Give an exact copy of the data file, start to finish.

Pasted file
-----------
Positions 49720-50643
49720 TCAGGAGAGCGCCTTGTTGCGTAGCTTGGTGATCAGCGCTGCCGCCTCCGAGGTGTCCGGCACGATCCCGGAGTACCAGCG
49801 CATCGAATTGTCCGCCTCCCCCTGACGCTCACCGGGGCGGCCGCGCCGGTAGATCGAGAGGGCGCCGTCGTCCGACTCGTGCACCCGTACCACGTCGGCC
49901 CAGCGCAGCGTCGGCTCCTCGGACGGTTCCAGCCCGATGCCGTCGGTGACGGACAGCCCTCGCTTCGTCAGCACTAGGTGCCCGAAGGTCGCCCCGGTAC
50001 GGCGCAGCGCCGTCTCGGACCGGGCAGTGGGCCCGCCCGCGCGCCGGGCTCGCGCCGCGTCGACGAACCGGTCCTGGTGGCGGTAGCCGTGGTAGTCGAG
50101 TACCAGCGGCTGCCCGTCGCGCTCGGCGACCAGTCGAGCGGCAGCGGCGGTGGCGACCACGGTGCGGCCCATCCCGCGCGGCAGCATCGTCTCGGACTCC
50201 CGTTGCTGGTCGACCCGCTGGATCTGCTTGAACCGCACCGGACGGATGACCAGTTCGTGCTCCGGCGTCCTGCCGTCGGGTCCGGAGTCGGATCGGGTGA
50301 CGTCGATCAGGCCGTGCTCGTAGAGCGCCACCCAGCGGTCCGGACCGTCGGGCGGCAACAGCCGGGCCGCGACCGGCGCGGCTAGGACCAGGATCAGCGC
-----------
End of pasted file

Positions 49720-50643
49720 TCAGGAGAGCGCCTTGTTGCGTAGCTTGGTGATCAGCGCTGCCGCCTCCGAGGTGTCCGGCACGATCCCGGAGTACCAGCG
49801 CATCGAATTGTCCGCCTCCCCCTGACGCTCACCGGGGCGGCCGCGCCGGTAGATCGAGAGGGCGCCGTCGTCCGACTCGTGCACCCGTACCACGTCGGCC
49901 CAGCGCAGCGTCGGCTCCTCGGACGGTTCCAGCCCGATGCCGTCGGTGACGGACAGCCCTCGCTTCGTCAGCACTAGGTGCCCGAAGGTCGCCCCGGTAC
50001 GGCGCAGCGCCGTCTCGGACCGGGCAGTGGGCCCGCCCGCGCGCCGGGCTCGCGCCGCGTCGACGAACCGGTCCTGGTGGCGGTAGCCGTGGTAGTCGAG
50101 TACCAGCGGCTGCCCGTCGCGCTCGGCGACCAGTCGAGCGGCAGCGGCGGTGGCGACCACGGTGCGGCCCATCCCGCGCGGCAGCATCGTCTCGGACTCC
50201 CGTTGCTGGTCGACCCGCTGGATCTGCTTGAACCGCACCGGACGGATGACCAGTTCGTGCTCCGGCGTCCTGCCGTCGGGTCCGGAGTCGGATCGGGTGA
50301 CGTCGATCAGGCCGTGCTCGTAGAGCGCCACCCAGCGGTCCGGACCGTCGGGCGGCAACAGCCGGGCCGCGACCGGCGCGGCTAGGACCAGGATCAGCGC